Web writes: "Since I retired 15 years ago from newspaper work, I have become a novelist and short story writer. Among my efforts has been to be a Christian writer. This dear woman, who died today, was one of my proteges."
The news was shocking, sad, and terrible.
Elizabeth Fuller -- a wonderful Christian, wife of just-now-retired hospital Chaplain Harold Fuller, and a woman whom I expected would become a new Christian writer -- failed to wake up this morning at home.
Harold Fuller telephoned Bob, a friend of mine. Bob told his wife, Ilona. She told my wife, who of course, passed it on to me . . .late this afternoon.
Oh! Elizabeth was so full of promise. She, Harold and I had met for lunch one day two years ago in Gresham, and we had gone over some of her writing explorations. The ingredients were there. I was willing to work with her in maybe getting something published.
We parted that way -- full of hope.
What saddened me today -- perhaps beyond the norm -- was that this promise now will never be fulfilled. She was a dear woman who was going to uphold writing as an art form and a way of praising God in this supersonic, electronic age when the obituary has already been scribbled for the written word.
She was going to start doing this soon, I expect, after she finished her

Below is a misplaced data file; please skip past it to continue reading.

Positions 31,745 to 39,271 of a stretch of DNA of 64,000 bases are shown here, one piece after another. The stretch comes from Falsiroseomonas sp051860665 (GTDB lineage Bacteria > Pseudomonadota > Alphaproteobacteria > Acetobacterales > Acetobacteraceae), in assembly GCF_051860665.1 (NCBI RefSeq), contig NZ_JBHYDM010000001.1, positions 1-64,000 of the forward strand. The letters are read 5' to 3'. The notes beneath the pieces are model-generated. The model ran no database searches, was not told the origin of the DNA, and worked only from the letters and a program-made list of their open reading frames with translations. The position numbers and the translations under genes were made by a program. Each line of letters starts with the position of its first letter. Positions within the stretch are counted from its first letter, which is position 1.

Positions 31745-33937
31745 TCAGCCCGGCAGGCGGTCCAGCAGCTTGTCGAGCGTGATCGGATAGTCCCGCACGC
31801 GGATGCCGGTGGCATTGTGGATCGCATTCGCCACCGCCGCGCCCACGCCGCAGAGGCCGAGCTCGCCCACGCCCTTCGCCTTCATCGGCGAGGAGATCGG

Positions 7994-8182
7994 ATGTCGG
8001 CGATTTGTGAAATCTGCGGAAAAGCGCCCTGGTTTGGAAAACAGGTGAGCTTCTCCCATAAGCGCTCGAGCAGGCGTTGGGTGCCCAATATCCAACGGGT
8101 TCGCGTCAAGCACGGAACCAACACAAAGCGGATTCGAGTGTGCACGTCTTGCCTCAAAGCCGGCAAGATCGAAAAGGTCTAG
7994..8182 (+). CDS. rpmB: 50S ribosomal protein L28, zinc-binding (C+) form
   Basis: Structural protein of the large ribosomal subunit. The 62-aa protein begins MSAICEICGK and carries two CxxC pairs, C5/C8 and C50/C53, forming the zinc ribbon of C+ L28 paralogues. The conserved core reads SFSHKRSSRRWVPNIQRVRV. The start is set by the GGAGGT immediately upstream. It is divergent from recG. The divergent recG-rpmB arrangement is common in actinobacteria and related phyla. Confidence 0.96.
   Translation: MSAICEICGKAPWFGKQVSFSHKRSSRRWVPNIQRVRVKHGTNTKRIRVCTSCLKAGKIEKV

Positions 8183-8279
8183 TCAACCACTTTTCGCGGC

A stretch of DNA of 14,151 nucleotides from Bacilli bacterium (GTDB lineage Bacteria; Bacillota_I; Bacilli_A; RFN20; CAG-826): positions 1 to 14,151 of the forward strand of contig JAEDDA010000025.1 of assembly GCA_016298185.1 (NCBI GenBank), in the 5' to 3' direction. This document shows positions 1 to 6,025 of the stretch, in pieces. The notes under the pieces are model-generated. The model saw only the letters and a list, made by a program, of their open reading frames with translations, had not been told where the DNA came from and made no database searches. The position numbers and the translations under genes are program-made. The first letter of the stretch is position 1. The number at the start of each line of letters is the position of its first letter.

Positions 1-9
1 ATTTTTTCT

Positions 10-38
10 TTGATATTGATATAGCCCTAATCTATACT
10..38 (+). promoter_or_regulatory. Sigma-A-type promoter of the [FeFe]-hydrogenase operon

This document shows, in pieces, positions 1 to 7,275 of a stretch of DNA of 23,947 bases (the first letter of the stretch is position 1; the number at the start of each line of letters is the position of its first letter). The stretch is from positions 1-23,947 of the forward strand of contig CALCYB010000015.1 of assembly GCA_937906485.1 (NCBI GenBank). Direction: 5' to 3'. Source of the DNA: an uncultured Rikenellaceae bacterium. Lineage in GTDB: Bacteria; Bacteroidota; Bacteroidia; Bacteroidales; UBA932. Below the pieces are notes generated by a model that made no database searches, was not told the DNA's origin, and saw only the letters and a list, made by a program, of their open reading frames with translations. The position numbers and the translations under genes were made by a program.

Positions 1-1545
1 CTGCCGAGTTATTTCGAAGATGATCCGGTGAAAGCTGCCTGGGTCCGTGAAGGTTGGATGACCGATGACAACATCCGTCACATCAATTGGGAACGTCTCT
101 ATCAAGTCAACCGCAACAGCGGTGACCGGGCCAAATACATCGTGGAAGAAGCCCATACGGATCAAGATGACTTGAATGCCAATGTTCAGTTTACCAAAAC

personal memoirs project.
Our plan was: She would ship her stuff to me, and I would do a minor edit, make suggestions, and then proceed to get her to send her short stories (and perhaps her poetry) electronically to an international Christian website, "Praise-and-worship.com."
What a loss to the Christian world! However, we and God know that Elizabeth is one of hundreds -- perhaps thousands -- of Christian women all over the world who are loving, kind, and have aspired to be Christian writers.
What makes this event important in my life is that Elizabeth was the wife of the Rev. Harold Fuller, an ordained Baptist minister who after several years of ministry became chaplain at our local Mount Hood Medical Center, where he did a marvelous job. He retired late last year, and then helped fill the pulpit at our historical Smith Memorial Presbyterian Church after our latest pastor resigned and before our interim, the Rev. Laurel Neal, took over.
The Rev. Mr. Fuller on many other occasions filled our pulpit when our minister was out of town or on vacation or study leave. Not only did we become personal friends, but some 18 years ago we drafted him to officiate at our daughter's wedding. He accepted and did a wonderful job of blending Christ's blessings with wishes of the other family, which did not want anything to do with a church.
His wife, Elizabeth, sometimes accompanied him on his extra venues. She always lent grace and distinction wherever she went.
Once here recently -- after reading a couple of my books - she was so
enthralled with my description of a painting of a Spanish lady that graced the wall of a local bar and eatery that she sent me a gold-red-purple picture of a Spanish lady that she found in a magazine. She accompanied it with a note, saying that this is probably what that Spanish lady looked like. A wonderful gesture. I still have it. And now I will cherish it.
There is no a question in my mind. If there ever was a woman who would be welcome in heaven it would be her.
To Elizabeth we say, "Goodbye, God speed, and may God bless you." To God, we would pray, "Please welcome and look after our dear friend and your servant."
(© 2012 Web Ruble – All rights reserved. Written material may not be duplicated without permission.)